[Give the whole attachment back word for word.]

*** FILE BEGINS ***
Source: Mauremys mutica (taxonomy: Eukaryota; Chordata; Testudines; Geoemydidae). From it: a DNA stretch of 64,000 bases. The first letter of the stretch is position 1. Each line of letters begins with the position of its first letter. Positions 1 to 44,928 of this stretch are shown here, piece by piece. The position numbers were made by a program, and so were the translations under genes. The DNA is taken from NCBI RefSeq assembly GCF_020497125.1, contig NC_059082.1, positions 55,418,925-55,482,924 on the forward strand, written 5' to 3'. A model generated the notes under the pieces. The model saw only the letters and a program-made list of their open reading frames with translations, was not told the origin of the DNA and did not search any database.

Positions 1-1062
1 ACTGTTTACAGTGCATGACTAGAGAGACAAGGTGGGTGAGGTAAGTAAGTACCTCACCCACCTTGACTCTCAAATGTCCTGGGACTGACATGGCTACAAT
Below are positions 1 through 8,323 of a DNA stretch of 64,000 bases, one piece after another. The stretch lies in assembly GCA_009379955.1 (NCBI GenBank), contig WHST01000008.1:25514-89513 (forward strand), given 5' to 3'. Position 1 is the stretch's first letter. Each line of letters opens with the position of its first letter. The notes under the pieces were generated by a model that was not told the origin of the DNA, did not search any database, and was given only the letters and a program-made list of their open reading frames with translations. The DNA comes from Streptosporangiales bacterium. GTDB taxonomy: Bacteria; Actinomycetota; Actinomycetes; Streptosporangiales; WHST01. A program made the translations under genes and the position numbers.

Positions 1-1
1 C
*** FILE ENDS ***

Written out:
Source: Mauremys mutica (taxonomy: Eukaryota; Chordata; Testudines; Geoemydidae). From it: a DNA stretch of 64,000 bases. The first letter of the stretch is position 1. Each line of letters begins with the position of its first letter. Positions 1 to 44,928 of this stretch are shown here, piece by piece. The position numbers were made by a program, and so were the translations under genes. The DNA is taken from NCBI RefSeq assembly GCF_020497125.1, contig NC_059082.1, positions 55,418,925-55,482,924 on the forward strand, written 5' to 3'. A model generated the notes under the pieces. The model saw only the letters and a program-made list of their open reading frames with translations, was not told the origin of the DNA and did not search any database.

Positions 1-1062
1 ACTGTTTACAGTGCATGACTAGAGAGACAAGGTGGGTGAGGTAAGTAAGTACCTCACCCACCTTGACTCTCAAATGTCCTGGGACTGACATGGCTACAAT
Below are positions 1 through 8,323 of a DNA stretch of 64,000 bases, one piece after another. The stretch lies in assembly GCA_009379955.1 (NCBI GenBank), contig WHST01000008.1:25514-89513 (forward strand), given 5' to 3'. Position 1 is the stretch's first letter. Each line of letters opens with the position of its first letter. The notes under the pieces were generated by a model that was not told the origin of the DNA, did not search any database, and was given only the letters and a program-made list of their open reading frames with translations. The DNA comes from Streptosporangiales bacterium. GTDB taxonomy: Bacteria; Actinomycetota; Actinomycetes; Streptosporangiales; WHST01. A program made the translations under genes and the position numbers.

Positions 1-1
1 C